Like you, Levi, I guess I’m a bit of a paradox–if not a hypocrite–when it comes to influences.

    I must admit to being influenced by Leavis, even though many see him (and Queenie) as nothing more than snooty elitists with rotten, imperialistic taste in the arts. The Leavises helped keep the lowbrow and uncultured to a minimum in the media and schools. We need more of this sort of input from thinkers today–especially in the U.S., considering how you’ve gone from Miles, Grace Slick and Jodie Foster to 50 Cent, Britney Spears and Lindsay Lohan in just the past 20 to 30 years. Hell, even the cultural move from Edie Sedgwick to Anna Nicole Smith was an example of devolution on par with a sequoia mutating into a primitive fern.

    We certainly need the Leavises when it comes to language and communications in formal society. For the record, I try and do my part: You won’t catch me referring to children/youth as infant goats (“kids”) in formal writing or public speech, or talking about how “the guys” were “dissed” by “the ho”–that’s more than I can say for our current low-cultured heads of state and third-rate teachers.

  5. R.W., I agree that F. R.
    R.W., I agree that F. R. Leavis stood for archaic cultural principles that I don’t stand for. I hope he didn’t actually harm the progress of lowbrow arts, as you say — I prefer to think that he stood as a pillar of highbrow arts, and that the second half of the 20th century dealt his principles enough of a death blow that I don’t have to worry about it now.

    What I do like about him, though, is that he argued his case with such confidence, that he really dug into the works of the writers he believed were important, and that he wrote memorably enough that his canon has always stuck with me. At one point I read a lot of George Eliot (who was quite good) just based on his recommendation, nothing else. If a critic can singlehandedly make a reader read a book, the critic has done a good job.

  6. I don’t see where the latter
    I don’t see where the latter half of the Twentieth Century dealt any kind of death blow to highbrow culture. On the contrary, I see the postwar years as merely exemplary of NEW high culture: visual poetry, the nonlinear novel, free-form jazz, the various rock-jazz-blues-classical hybrids, abstract expressionism, photo realism, even pop art and minimalism.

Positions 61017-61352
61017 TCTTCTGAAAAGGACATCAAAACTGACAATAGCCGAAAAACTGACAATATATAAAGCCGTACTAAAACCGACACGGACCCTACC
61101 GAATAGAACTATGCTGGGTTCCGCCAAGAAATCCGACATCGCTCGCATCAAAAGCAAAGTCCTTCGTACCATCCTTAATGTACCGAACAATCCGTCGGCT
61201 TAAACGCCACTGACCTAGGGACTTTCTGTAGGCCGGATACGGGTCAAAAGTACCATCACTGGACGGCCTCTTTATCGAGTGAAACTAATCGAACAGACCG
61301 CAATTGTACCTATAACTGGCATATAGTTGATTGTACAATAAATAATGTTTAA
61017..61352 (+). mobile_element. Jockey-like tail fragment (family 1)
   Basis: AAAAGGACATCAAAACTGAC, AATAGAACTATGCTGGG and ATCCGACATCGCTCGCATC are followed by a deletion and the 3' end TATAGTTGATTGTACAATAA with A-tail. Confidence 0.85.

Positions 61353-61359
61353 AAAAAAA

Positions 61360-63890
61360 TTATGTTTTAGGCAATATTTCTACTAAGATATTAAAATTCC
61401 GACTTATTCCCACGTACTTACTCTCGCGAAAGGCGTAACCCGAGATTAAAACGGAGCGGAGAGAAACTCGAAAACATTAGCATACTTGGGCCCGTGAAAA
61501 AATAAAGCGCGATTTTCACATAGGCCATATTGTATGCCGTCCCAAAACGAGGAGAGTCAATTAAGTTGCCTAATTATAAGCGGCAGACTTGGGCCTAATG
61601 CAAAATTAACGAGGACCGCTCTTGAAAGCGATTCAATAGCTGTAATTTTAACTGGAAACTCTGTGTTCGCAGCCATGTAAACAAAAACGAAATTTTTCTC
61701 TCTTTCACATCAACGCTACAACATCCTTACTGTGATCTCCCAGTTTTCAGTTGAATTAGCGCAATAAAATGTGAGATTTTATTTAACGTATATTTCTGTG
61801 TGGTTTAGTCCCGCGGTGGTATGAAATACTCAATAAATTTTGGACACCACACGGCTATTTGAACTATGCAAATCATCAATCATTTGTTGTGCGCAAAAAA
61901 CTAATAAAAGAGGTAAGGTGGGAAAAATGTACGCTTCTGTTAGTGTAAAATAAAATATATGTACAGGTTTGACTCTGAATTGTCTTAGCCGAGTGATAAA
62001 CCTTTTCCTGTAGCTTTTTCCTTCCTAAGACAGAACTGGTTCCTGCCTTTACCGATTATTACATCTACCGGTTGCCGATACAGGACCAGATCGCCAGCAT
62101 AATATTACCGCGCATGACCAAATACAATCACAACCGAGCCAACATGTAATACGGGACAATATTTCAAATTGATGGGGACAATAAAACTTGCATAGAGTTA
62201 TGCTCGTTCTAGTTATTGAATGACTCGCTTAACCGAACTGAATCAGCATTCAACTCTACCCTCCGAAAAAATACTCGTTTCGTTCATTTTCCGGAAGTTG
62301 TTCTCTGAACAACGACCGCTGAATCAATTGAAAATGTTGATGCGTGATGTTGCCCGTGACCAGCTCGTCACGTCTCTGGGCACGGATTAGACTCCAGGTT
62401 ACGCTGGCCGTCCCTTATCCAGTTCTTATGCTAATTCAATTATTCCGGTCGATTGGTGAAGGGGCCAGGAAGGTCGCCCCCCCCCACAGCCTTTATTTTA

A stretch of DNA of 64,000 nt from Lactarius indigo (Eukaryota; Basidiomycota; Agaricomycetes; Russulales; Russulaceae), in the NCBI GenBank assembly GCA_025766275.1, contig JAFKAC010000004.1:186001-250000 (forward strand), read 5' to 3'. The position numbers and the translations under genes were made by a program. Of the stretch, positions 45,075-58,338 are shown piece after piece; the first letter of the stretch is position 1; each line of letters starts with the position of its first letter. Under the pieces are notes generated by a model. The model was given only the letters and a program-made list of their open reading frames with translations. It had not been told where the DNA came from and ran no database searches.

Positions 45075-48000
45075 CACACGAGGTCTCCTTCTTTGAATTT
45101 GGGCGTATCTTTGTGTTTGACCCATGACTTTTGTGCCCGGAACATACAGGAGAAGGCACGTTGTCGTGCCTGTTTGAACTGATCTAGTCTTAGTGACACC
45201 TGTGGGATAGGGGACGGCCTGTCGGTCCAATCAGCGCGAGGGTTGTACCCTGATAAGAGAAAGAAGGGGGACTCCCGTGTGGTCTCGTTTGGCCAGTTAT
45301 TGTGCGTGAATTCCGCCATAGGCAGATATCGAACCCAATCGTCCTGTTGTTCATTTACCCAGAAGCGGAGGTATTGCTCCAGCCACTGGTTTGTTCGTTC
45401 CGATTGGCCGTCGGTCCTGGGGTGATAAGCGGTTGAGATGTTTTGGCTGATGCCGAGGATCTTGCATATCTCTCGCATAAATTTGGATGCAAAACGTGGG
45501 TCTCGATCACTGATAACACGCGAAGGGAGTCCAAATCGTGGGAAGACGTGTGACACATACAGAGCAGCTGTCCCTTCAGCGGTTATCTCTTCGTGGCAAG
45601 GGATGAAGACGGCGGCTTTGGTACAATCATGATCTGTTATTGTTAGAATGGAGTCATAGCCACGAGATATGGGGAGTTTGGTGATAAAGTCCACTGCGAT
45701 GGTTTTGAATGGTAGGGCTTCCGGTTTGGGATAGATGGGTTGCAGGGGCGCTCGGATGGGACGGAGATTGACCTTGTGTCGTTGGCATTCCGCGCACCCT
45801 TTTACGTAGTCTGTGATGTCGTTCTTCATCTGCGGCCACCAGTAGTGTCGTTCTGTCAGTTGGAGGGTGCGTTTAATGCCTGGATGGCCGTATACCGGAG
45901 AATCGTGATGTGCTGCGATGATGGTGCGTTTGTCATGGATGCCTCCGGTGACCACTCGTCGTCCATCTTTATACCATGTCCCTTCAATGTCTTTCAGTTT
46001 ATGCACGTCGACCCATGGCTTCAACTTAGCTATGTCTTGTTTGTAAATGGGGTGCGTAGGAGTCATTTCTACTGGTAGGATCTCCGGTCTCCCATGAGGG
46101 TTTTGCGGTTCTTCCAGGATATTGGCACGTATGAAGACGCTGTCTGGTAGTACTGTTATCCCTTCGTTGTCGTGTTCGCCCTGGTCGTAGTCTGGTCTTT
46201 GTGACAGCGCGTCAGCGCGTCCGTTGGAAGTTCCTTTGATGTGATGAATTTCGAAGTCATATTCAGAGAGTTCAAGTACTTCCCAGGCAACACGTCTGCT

The few cases of lowbrow culture rising to the top involve a lot of intelligent conceptualising behind art forms and genres previously viewed as inferior in and of themselves: EC and Marvel comic magazines, the strips of Charles Schulz and Johnny Hart/Brant Parker (both of whom died just recently), British punk rock, various cutting-edge television series, etc.

    Also, I believe there is such a thing as lowbrow ENTERTAINMENT on one hand, and lowbrow ART on the other. The difference is intent: lowbrow art is in some way reaching out to highbrow art or has a higher purpose (sociopolitical, socioeconomic), while lowbrow entertainment merely aims to passify the illiterate underclasses and disenfranchised. Take rock music and youth programming between ’75 and ’85, for example. Among the punk rockers, The Ramones, The Monks and The Misfits definitely qualify as lowbrow entertainment (still a hell of a lot of fun, mind you!), as does most American afterschool and primetime children’s/youth programs (The Facts of Life was not exactly a Gunnel Linde-scripted mini-series, now, was it?). On the other hand, Talking Heads and Patti Smith were leaning out to the avant-garde, in spite of their limited instrumental talent; similarly, The Sex Pistols, The Clash and The Dead Kennedys had things to say, representing the lower classes and socially disabled–as did British children’s series Grange Hill (celebrating its 30th Anniversary next year) on the telly. All of these latter examples would definitely qualify as lowbrow art, rather than sheer fun for the pagus.

    One other thing: The major problem I have with much of today’s lowbrow/mainstream ‘hip-hop’ (hate that cheesy-sounding term) pop culture is the fact that it was born out of a macho jock culture and/or a defeatist mentality. There is very little similarity between, say, ‘Trane, Hendrix or even John Lee Hooker on one hand, and 50 Cent and his ilk on the other. The fact that caucasian fans and imitators of African-North American culture were known as ‘white Negroes’ in the ’50s and ’60s, but are known as ‘wiggers’ or ‘white niggers’ today, illustrates how black arts and entertainment culture has devolved from highbrow to lowbrow over the past 30 years.

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Litkicks will turn 30 years old in the summer of 2024! We can’t believe it ourselves. We don’t run as many blog posts about books and writers as we used to, but founder Marc Eliot Stein aka Levi Asher is busy running two podcasts. Please check out our latest work!